Another Aging Care user suggested that senior social networkers equip themselves with assistive technology, such as large print keyboards and accessibility settings to make it easier to get online and stay connected. But Joe Buckheit, Aging Care's president, warned about the potential danger for seniors who cruise social sites: They're frequently targeted by "granny scammers," con artists who've caught onto the fact that older folks are flocking to social media to share details about their personal lives.
A common "granny scam" is "the relative in distress": A thief grabs personal information from an elderly person's Facebook page, then phones the person masquerading as a loved one who's gotten into an accident and is in dire need of cash. The Federal Trade Commission reported that 60,000 complaints about this type of fraud were filed last year.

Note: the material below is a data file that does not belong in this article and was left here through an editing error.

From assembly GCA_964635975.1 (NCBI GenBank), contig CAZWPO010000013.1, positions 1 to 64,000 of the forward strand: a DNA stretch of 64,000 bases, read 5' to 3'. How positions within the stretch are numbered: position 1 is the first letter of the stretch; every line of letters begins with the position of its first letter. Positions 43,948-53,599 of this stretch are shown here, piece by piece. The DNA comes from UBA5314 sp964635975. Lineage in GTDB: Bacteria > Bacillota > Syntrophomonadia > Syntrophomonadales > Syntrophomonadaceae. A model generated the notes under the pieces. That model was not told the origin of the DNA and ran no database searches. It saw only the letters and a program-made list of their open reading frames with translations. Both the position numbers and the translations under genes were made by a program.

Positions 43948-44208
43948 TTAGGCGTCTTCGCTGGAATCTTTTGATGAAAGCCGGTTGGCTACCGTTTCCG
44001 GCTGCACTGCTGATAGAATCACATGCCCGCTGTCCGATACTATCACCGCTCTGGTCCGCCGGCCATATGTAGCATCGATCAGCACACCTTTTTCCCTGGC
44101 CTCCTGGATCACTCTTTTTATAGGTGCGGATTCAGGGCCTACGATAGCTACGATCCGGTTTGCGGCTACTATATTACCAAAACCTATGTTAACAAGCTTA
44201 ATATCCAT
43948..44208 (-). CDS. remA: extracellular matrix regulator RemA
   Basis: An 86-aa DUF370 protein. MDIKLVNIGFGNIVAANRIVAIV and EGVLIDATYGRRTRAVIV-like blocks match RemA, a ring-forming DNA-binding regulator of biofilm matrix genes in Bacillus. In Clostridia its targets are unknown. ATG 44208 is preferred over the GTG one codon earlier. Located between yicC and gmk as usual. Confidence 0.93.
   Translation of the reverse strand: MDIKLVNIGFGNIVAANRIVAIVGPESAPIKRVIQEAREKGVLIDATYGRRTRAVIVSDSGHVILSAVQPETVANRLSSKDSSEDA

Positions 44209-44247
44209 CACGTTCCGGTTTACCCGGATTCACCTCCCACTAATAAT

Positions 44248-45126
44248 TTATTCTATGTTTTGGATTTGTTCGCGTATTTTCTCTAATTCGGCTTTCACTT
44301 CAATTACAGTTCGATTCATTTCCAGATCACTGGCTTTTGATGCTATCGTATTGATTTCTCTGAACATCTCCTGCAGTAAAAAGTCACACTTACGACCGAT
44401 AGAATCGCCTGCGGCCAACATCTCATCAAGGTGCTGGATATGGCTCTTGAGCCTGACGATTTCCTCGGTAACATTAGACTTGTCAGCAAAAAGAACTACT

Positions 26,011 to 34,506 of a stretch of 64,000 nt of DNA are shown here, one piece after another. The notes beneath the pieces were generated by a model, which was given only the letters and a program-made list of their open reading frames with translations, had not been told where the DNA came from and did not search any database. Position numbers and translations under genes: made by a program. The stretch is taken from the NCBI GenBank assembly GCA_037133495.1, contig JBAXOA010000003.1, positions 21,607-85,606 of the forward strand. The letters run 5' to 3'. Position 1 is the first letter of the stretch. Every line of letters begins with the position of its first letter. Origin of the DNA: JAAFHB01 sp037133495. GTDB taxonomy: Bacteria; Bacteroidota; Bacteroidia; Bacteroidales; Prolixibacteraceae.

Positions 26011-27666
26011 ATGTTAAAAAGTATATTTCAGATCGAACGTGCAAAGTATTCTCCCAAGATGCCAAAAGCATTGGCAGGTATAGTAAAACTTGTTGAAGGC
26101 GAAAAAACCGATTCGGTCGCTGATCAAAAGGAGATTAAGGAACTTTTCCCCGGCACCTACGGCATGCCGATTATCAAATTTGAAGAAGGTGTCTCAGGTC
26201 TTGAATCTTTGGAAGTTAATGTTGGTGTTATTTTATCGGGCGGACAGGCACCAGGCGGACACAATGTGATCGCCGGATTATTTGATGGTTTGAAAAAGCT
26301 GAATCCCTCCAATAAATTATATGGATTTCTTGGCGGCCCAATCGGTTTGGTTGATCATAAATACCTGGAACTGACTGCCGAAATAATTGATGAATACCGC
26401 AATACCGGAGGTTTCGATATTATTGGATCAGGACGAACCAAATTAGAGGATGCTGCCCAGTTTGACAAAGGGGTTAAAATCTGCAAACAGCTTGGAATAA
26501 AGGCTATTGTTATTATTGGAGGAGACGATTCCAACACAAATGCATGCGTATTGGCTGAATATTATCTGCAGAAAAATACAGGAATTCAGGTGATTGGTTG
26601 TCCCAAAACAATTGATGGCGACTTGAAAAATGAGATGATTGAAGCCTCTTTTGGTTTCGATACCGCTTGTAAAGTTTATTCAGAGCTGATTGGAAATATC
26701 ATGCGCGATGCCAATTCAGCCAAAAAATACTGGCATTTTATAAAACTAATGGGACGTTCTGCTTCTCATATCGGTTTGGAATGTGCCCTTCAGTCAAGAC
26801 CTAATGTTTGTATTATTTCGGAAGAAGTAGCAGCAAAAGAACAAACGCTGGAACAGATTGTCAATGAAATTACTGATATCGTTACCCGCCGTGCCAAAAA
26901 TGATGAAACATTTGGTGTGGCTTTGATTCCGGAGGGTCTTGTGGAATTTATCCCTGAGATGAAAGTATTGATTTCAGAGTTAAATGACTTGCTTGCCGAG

To protect elders, Buckheit advised making sure they are aware of the scam. Instruct them to ask detailed personal questions if they get a call from a panicked relative and to hang up and call the relative back on a known number. They need to verify the information with another relative. If the caller says to keep it a secret, that's a red flag.
If they've already fallen prey to a scam, Buckheit said to stop payment on any checks or wire transfers immediately and contact both the police and the three credit bureaus to let them know there's been a possible crime committed.